Monday, January 27, 2014

A User's Guide to "Forty Maps that Will Help You Make Sense of the World," Volume III

In which Michael5000 continues his testy commentary on that ubiquitous internet atlas of our times, Forty Maps that Will Help You Make Sense of the World.

A User's Guide to "Forty Maps that Will Help You Make Sense of the World," Volume III

Note: In cutting and pasting the images (at low resolution and for purposes of critique in a non-commercial forum, yo!) I included "Twisted Sifter's" own attribution.  They aren't live links here, so to see the original you would have to go to the original post and click through from there.

11. "The World's Busiest Air Travel Routes of 2012"

Technical Merit: Indifferent.  I like the big green  irrelevant Antarctica.

Artistic Merit: None attempted.

Helps One "Make Sense of the World": It may help one make sense of the aviation industry to realize that there is a lot of air traffic on routes where very large cities are kind of close to each other.  This is especially so where surface transportation is kind of tricky for one reason or another, as on an island county like Japan.

I am not sure if we are expected to be surprised that there is so much aviation action in East Asia.  If we aren't, I'm not sure why anyone other than a transportation junky like myself would find the map interesting (I do!  ...but I bet you don't!).  If we are, it seems like a rather oblique way to make a point made much more forcibly on Map #12.

12. "Visualizing Global Population Density"

Technical Merit: Call me old-fashioned, but I think that a good way of visualizing global population density is looking at a map of global population density.  They are are not hard to find!  Here's a crude but perfectly serviceable one right here:

You could spend a good half-hour noticing interesting stuff on this second map, while the first map tells you only one interesting thing.

Artistic Merit: There is something awfully smug about this map.  "There are more people living inside this circle then there are living outside it," it says.  "I knew that, and you didn't," it says.  "If you were a better person, you wouldn't be so damn ignorant about the peoples of Asia," it says.  "You really should have been paying more attention in school, assuming your teachers weren't trying to hide this information from you," it says.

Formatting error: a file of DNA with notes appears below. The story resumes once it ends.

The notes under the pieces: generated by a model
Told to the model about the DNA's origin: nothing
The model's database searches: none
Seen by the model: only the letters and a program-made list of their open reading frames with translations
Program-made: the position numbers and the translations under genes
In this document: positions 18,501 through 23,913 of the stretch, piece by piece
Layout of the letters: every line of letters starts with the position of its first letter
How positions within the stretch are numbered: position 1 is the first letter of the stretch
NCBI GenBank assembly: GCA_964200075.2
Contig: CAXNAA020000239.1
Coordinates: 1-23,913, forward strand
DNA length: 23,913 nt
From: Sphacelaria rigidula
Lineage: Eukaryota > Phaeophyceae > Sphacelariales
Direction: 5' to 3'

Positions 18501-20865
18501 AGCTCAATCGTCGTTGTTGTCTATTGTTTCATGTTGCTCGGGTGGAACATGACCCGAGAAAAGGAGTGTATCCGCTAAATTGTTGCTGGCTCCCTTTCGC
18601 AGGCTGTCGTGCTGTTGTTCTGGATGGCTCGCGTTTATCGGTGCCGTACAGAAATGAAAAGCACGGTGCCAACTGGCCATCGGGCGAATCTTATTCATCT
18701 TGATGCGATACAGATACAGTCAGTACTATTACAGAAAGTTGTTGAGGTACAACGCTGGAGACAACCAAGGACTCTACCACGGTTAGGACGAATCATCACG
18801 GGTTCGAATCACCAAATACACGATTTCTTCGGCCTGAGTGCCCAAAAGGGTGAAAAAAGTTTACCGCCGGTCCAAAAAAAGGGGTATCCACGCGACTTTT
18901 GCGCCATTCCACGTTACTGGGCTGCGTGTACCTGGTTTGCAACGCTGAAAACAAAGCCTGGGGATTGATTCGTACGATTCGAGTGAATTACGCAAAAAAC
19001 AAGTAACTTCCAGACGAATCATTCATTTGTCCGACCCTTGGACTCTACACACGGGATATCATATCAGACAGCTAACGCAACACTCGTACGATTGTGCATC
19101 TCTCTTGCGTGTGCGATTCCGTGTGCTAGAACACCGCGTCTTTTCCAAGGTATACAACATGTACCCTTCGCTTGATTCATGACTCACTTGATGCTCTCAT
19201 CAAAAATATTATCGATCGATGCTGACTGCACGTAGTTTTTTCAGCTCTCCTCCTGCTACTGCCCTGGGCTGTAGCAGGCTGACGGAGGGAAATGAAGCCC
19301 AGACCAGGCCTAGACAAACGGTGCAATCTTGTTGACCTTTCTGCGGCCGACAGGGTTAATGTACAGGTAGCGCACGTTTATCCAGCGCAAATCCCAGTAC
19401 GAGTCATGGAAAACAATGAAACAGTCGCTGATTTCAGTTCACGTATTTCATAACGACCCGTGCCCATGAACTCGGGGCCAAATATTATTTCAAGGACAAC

Helps One "Make Sense of the World": I actually think understanding the global pattern of population, including but certainly not limited to the crude summary of the first map, is about the biggest step a person can make towards making sense of the world.

13. "Flag Map of the World"

Technical Merit: Qua map, none.

Artistic Merit: The Italian artist Alighiero Boetti made, or had made to his specifications, more than 100 flag map tapestries during the 1970s and 1980s.  They are well-known.  You can see them at MOMA: here's a link.  Since I'm mildly interested in flags and quite interested in maps, people reasonably expect me to swoon over them, but in truth they don't do much for me.  Did "andrewfahmy on Reddit" think he was doing something original?  If so, he must have been kind of dismayed after all that mouse-work to find out that he's just the poor man's Aligheiro Boetti.

Helps One "Make Sense of the World": No.

14. "Map of Alcohol Consumption Around the World"

Technical Merit: One of the first things they teach you in map-making class is, if you're going to represent a quantitative sequence of data, you need to have your shading go in some sort of visually logical sequence.  In this case, for instance, a good choice would have been from white through light blues through dark blues to indigo.  The scheme used here, on the other hand, stinks: it's almost impossible for the brain to process olive green as "least" and then walk up through light blue, gold, and grey/brown, light purple, and dark purple.  You can glean data from this map, but it's a hell of a lot of work.  A competent cartographer would make it easy for you to grasp the global pattern at a glance.